Financial Terms percentage of sales models

# Definition of percentage of sales models

## percentage of sales models

Planning model in which sales forecasts are the driving variables and most other variables are
proportional to sales.

# Related Terms:

## Annual percentage rate (APR)

The periodic rate times the number of periods in a year. For example, a 5%
quarterly return has an APR of 20%.

## Annual percentage yield (APY)

The effective, or true, annual rate of return. The APY is the rate actually
earned or paid in one year, taking into account the affect of compounding. The APY is calculated by taking
one plus the periodic rate and raising it to the number of periods in a year. For example, a 1% per month rate
has an APY of 12.68% (1.01^12).

## Arbitrage-free option-pricing models

Yield curve option-pricing models.

## Conditional sales contracts

Similar to equipment trust certificates except that the lender is either the
equipment manufacturer or a bank or finance company to whom the manufacturer has sold the conditional
sales contract.

## Days' sales in inventory ratio

The average number of days' worth of sales that is held in inventory.

## Days' sales outstanding

Average collection period.

## Deterministic models

Liability-matching models that assume that the liability payments and the asset cash
flows are known with certainty. Related: Compare stochastic models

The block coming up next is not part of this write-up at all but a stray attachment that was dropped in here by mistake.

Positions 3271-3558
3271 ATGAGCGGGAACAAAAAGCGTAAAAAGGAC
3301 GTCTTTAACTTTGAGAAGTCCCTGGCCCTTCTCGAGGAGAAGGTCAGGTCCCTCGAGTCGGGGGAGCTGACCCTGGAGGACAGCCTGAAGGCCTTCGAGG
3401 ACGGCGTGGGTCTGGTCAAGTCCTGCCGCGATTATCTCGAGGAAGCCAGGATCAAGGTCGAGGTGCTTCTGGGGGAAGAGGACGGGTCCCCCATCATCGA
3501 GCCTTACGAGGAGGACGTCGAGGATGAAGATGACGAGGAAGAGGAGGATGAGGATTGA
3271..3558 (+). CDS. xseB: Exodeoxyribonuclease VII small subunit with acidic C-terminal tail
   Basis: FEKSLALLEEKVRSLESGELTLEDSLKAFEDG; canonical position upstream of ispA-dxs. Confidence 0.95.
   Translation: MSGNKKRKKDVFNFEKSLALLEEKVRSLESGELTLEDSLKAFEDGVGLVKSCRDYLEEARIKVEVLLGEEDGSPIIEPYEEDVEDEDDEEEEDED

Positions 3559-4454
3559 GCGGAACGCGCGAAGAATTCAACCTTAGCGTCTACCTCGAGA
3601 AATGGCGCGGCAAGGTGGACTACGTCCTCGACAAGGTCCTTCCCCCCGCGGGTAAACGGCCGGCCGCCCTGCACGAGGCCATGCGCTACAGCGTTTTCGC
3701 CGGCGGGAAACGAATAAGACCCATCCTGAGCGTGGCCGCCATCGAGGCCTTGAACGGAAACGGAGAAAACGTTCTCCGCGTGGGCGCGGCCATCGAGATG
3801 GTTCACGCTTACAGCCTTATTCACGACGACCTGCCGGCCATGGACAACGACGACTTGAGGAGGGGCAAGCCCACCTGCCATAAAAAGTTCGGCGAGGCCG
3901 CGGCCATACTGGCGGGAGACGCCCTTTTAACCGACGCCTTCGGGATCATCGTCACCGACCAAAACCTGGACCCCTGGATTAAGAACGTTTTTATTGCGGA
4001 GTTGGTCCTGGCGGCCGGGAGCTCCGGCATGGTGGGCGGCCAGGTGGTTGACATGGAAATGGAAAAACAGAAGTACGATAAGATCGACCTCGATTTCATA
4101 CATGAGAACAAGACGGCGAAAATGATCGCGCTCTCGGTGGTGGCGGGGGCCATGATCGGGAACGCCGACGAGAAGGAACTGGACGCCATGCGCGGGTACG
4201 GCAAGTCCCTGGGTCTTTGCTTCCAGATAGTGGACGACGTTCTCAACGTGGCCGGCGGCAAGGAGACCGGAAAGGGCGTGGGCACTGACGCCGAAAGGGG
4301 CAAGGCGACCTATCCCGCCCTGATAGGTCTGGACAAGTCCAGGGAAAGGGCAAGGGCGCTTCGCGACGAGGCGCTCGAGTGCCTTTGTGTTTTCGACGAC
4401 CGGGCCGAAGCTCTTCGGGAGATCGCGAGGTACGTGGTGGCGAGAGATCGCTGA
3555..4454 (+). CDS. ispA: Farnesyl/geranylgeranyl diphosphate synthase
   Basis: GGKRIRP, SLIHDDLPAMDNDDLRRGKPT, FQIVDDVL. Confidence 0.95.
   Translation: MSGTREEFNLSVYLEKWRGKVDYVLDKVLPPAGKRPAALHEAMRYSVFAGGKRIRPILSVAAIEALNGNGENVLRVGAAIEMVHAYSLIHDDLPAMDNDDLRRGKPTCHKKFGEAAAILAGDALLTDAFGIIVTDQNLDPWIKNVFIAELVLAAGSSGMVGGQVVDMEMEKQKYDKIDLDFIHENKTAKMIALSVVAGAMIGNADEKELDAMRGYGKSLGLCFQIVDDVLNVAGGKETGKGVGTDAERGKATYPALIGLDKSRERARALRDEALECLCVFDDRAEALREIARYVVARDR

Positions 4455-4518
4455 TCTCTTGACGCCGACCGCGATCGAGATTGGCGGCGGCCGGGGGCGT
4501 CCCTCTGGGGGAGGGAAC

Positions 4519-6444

## Domestic International Sales Corporation (DISC)

A U.S. corporation that receives a tax incentive for
export activities.

## Extrapolative statistical models

models that apply a formula to historical data and project results for a
future period. Such models include the simple linear trend model, the simple exponential model, and the
simple autoregressive model.

## Foreign Sales Corporation (FSC)

A special type of corporation created by the Tax Reform Act of 1984 that
is designed to provide a tax incentive for exporting U.S.-produced goods.

## Price/sales ratio (PS Ratio)

Determined by dividing current stock price by revenue per share (adjusted for stock splits).
Revenue per share for the P/S ratio is determined by dividing revenue for past 12 months by number of shares
outstanding.

## Sales charge

The fee charged by a mutual fund when purchasing shares, usually payable as a commission to
marketing agent, such as a financial advisor, who is thus compensated for his assistance to a purchaser. It
represents the difference, if any, between the share purchase price and the share net asset value.

## Sales forecast

A key input to a firm's financial planning process. External sales forecasts are based on
historical experience, statistical analysis, and consideration of various macroeconomic factors.

## Sales-type lease

An arrangement whereby a firm leases its own equipment, such as IBM leasing its own
computers, thereby competing with an independent leasing company.

## Stochastic models

Liability-matching models that assume that the liability payments and the asset cash flows
are uncertain. Related: Deterministic models.

## Yield curve option-pricing models

models that can incorporate different volatility assumptions along the
yield curve, such as the Black-Derman-Toy model. Also called arbitrage-free option-pricing models.

## NET SALES (revenue)

The amount sold after customersâ€™ returns, sales discounts, and other allowances are taken away from
gross sales. (Companies usually just show the net sales amount on their income statements, omitting returns, allowances, and the like.)